Apple on Thursday unveiled a revised edition of its mobile security white paper, adding details on iOS 11.1 and 11.2 for information security professionals and intellectually curious users.
The biggest change to the oft-updated guide is a new section dedicated to Apple Pay Cash, Apple's recently released peer-to-peer payments feature that works inside of Messages. Apple Pay Cash debuted last month with iOS 11.2.
According to the document, Apple Pay Cash transactions are processed in a fashion not unlike standard Apple Pay:
When the user sends money with Apple Pay, adds money to an Apple Pay Cash account, or transfers money to a bank account, a call is made to the Apple Pay Servers to obtain a cryptographic nonce, which is similar to the value returned for Apple Pay within apps. The nonce, along with other transaction data, is passed to the Secure Element to generate a payment signature. When the payment signature comes out of the Secure Element, its passed to the Apple Pay Servers. The authentication, integrity, and correctness of the transaction is verified via the payment signature and the nonce by Apple Pay Servers. Money transfer is then initiated and the user is notified of transaction completion.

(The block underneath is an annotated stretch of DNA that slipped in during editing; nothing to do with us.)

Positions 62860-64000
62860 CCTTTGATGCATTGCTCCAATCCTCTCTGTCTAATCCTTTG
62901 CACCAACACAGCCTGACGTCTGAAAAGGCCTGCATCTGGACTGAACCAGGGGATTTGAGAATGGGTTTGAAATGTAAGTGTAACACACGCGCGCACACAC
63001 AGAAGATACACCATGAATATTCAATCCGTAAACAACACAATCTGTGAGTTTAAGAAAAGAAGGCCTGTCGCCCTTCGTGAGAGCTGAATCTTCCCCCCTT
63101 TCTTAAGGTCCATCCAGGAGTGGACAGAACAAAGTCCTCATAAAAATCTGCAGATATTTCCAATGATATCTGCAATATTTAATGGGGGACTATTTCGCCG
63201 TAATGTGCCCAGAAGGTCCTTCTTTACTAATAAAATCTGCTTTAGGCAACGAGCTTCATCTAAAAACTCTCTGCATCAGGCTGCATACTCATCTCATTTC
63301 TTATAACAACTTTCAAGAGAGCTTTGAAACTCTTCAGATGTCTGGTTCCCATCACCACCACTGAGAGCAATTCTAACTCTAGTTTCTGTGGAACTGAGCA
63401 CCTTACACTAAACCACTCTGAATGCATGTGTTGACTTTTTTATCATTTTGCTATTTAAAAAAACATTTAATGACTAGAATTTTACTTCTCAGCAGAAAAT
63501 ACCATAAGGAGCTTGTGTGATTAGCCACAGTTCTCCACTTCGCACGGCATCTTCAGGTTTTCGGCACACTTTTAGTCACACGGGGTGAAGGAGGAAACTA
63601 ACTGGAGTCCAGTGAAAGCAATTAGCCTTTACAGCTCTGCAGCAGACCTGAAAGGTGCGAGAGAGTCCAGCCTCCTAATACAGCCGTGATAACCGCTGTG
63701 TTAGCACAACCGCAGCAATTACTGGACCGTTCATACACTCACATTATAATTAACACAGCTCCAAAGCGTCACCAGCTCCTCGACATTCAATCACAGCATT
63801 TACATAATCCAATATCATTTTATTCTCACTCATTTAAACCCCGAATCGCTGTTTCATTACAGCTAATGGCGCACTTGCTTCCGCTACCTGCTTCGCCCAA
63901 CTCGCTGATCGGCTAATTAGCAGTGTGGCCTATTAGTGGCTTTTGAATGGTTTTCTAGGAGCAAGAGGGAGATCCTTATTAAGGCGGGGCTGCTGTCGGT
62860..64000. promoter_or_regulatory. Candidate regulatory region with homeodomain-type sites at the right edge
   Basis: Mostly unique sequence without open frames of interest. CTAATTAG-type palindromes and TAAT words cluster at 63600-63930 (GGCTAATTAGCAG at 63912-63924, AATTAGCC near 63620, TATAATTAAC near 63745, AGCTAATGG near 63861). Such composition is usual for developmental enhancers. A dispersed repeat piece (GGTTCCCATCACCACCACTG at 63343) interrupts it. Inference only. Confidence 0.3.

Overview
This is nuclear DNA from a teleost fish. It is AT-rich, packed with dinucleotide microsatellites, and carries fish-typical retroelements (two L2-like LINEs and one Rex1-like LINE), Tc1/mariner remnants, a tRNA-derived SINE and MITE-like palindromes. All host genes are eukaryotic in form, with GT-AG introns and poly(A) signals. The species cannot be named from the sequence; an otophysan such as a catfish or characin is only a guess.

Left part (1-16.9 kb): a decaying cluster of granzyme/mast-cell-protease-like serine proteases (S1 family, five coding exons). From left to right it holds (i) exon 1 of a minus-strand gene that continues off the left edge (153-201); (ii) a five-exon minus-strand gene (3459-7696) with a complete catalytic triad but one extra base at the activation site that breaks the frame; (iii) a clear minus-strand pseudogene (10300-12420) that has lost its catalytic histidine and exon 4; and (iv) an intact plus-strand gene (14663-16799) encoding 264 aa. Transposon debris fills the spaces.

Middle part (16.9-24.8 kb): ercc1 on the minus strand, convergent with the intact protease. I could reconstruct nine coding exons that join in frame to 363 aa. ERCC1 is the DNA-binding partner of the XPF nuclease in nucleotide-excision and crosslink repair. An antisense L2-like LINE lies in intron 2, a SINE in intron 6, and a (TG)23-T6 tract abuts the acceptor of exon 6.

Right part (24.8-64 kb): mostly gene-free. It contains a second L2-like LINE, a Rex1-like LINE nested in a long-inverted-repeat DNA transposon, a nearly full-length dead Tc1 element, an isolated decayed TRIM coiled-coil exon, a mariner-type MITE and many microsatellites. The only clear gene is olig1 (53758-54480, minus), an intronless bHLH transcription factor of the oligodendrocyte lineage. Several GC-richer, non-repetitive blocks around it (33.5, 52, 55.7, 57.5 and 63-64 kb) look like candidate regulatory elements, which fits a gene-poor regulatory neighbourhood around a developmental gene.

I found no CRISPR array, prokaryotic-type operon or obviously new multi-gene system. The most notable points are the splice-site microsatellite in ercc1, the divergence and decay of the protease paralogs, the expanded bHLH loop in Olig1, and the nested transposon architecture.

The document reveals that identity confirmation data - which Apple says is requested if an Apple Pay Cash balance reaches a predefined amount or if unusual activity is detected - is transmitted to the company's verification partner. Apple itself does not receive and cannot access that data, and the partner is unnamed.
Other changes include updates to security certifications, shared notes, CloudKit end-to-end encryption, standard Apple Pay, Shared iPad in educational environments, and Siri Suggestions. Face ID security measures, covered in a separate white paper, are also folded in.